2020 is turning out to be a very difficult economic year. Next year may be worse.
Experts indicate that pre-Covid19 economic and social behavior will likely only return when there is a strong vaccine made available worldwide.
So, what does this mean for you? If you are a business owner, executive or even an individual proprietor, you should start thinking about how your business might be done differently when we emerge from isolation.
First, we suggest you examine your business enterprise to understand your strengths and areas for improvement. Particularly, understand your competitive advantage in product or service.
Second, you must conceptualize how or what you must do differently to engage a new social behavior paradigm. People, and the businesses they serve, will act differently when we emerge. How will you play into that new way?
Third, you need to be more efficient and more relevant than you were before. This is because the economy will be smaller when we emerge. A smaller economy translates into less spending capability and/or market appetite for what you do or produce.
On the opportunity side, new behaviors drive new products and new markets. But remember, different behavior may also destroy or materially affect the old market.
Reinvention of what you do or produce, at the outset of a changed paradigm, will likely help you expand and excel against competition.
In fast-changing environments, you need to be nimble and do things better and faster. You need to be more accurate. You need to do more with less capital. You can do this by maintaining timely and accurate financial reports. You can do this by being creative and forward thinking.
Understand your revenue sources and timing. Likewise, you need to have detailed understanding of your expenses. You must determine absolute priorities and husband your remaining capital resources so that you can invest in what your business will become.
Identify the essential components of your enterprise. Who are your best and brightest employees? If the shutdown is now forcing your enterprise into suspended animation, think about preserving the essential components to reactivate it. Importantly, think about preserving what you will need to carry out your enterprise, once retooled to meet the new paradigm, as opposed to just lighting up the old.
Reimagine your business, what will it need to be when the time comes to reopen and enter the brand-new world of modified social distancing. How will your business enterprise be different? How will you be able to tweak what you were doing well to better meet the new future way of doing things?
If, like many, you are completely shut down, seriously consider whether you will have a viable enterprise in the new paradigm. If not, you should figure out how to shut your doors permanently and recover as much capital as possible so that you can redeploy it in a new paradigm focused enterprise.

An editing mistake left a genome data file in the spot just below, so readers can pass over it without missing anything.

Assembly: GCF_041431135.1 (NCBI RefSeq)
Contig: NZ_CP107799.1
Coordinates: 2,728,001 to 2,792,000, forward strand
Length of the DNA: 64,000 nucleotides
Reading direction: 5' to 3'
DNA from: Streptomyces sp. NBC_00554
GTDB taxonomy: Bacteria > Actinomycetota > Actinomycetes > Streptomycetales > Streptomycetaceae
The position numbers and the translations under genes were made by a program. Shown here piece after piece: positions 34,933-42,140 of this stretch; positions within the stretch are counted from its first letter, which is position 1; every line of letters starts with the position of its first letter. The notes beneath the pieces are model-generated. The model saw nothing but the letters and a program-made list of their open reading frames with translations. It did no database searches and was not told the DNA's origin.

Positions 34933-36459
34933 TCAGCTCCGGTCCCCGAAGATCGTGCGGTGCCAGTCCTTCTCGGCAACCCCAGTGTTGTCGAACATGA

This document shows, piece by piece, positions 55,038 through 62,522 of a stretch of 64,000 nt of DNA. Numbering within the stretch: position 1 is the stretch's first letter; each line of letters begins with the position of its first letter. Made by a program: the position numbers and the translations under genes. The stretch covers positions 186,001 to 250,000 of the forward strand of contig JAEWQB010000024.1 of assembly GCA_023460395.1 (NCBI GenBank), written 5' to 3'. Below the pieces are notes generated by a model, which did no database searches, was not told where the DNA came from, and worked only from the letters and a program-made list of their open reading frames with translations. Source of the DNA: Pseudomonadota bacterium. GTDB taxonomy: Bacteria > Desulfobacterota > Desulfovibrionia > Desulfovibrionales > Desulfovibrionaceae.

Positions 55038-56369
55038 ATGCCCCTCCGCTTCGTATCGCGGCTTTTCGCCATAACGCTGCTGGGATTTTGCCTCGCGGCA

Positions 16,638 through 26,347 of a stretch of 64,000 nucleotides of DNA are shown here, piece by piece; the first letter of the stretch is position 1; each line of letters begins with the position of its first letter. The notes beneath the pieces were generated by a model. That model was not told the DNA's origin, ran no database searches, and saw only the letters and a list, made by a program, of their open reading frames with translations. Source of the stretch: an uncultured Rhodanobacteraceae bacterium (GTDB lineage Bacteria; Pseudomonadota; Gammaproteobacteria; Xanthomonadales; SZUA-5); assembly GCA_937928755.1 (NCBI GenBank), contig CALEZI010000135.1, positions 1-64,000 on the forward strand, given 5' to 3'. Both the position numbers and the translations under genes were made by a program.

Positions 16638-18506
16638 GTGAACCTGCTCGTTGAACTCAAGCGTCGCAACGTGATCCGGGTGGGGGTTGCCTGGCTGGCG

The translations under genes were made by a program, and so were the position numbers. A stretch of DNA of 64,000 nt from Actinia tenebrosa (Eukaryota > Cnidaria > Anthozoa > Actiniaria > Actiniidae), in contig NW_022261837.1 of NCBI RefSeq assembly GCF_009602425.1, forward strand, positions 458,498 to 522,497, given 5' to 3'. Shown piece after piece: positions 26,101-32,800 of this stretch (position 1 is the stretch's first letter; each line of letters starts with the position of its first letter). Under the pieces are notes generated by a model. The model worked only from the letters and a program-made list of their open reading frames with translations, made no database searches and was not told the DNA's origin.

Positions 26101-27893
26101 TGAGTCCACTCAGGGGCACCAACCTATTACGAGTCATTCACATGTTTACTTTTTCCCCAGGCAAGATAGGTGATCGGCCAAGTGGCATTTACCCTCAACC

It is likely that you do not yet know whether your business will remain viable. That is why suspended animation may be the appropriate time to figure out your future course.
For instance, if you are in the restaurant business, you can easily imagine that table space between customers will be much different than pre-pandemic times. This will tie into space needs and cost and how customer engagement occurs.
If your business thrives only with large crowds, or if it depends on close human proximity, new protocols will be necessary for your business to survive.
How do you preserve your enterprise? All enterprises depend on relationships. The essence of any business enterprise is its relations with customers, suppliers and employees. Social separation has had dramatic effect on an economy that relies on the opposite, connecting people together. Connectivity will still occur, it will just be done with more physical separation for some time.
The best way to preserve relationships and foster connectivity will be communication and even more communication. As we have all learned, we can still effectively communicate via technology. It’s not the same as person-to-person, but it works.
Avoid disrupting the relationships that you have spent years consolidating by failing to communicate. Perform forward thinking on how you might bring your relationships into your ideas about doing things differently.
Don’t perform suspensions or terminations based purely on lack of immediate liquidity. Understand, or find someone that does, all resources being made available to preserve your enterprise. Federal benefits, loans, and other pending legislative programs provide many alternative financial resources.
Think about your options.
Is employee retention appropriate?
Is it possible to furlough?
Is it possible to reduce hours to preserve employee relationships?
Be prepared to invest additional capital into your enterprise. Capital can come from savings, or even additional investment from others. Take advantage of resources now being made available to meet this crisis but do so in a smart future thinking way.
The world order and the business principles historically in play will return. However, we will now do things much differently than before. Be on the front end of that, and you and your relationships will likely prosper as never before.
John Morrell is Chairman Emeritus at Higgs Fletcher & Mack. He has extensive business experience and has practiced in business reorganization and bankruptcy law since 1984. He now holds senior status and serves in the firm’s Creditor Rights Business Reorganization and Insolvency Practice Group.